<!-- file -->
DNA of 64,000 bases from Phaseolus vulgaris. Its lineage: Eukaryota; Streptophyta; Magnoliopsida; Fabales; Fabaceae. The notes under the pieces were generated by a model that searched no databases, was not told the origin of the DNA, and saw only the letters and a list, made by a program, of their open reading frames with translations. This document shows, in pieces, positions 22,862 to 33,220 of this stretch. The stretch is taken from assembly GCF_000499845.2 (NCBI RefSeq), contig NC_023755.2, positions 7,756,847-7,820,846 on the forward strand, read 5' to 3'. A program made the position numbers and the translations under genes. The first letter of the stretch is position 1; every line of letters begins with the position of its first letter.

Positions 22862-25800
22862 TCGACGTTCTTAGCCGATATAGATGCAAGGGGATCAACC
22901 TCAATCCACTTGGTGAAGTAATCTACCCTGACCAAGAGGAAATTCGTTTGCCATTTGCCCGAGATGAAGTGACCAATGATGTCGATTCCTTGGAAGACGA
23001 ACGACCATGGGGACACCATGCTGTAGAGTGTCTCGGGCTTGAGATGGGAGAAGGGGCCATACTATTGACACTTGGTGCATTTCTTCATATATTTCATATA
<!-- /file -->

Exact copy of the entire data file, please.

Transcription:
DNA of 64,000 bases from Phaseolus vulgaris. Its lineage: Eukaryota; Streptophyta; Magnoliopsida; Fabales; Fabaceae. The notes under the pieces were generated by a model that searched no databases, was not told the origin of the DNA, and saw only the letters and a list, made by a program, of their open reading frames with translations. This document shows, in pieces, positions 22,862 to 33,220 of this stretch. The stretch is taken from assembly GCF_000499845.2 (NCBI RefSeq), contig NC_023755.2, positions 7,756,847-7,820,846 on the forward strand, read 5' to 3'. A program made the position numbers and the translations under genes. The first letter of the stretch is position 1; every line of letters begins with the position of its first letter.

Positions 22862-25800
22862 TCGACGTTCTTAGCCGATATAGATGCAAGGGGATCAACC
22901 TCAATCCACTTGGTGAAGTAATCTACCCTGACCAAGAGGAAATTCGTTTGCCATTTGCCCGAGATGAAGTGACCAATGATGTCGATTCCTTGGAAGACGA
23001 ACGACCATGGGGACACCATGCTGTAGAGTGTCTCGGGCTTGAGATGGGAGAAGGGGCCATACTATTGACACTTGGTGCATTTCTTCATATATTTCATATA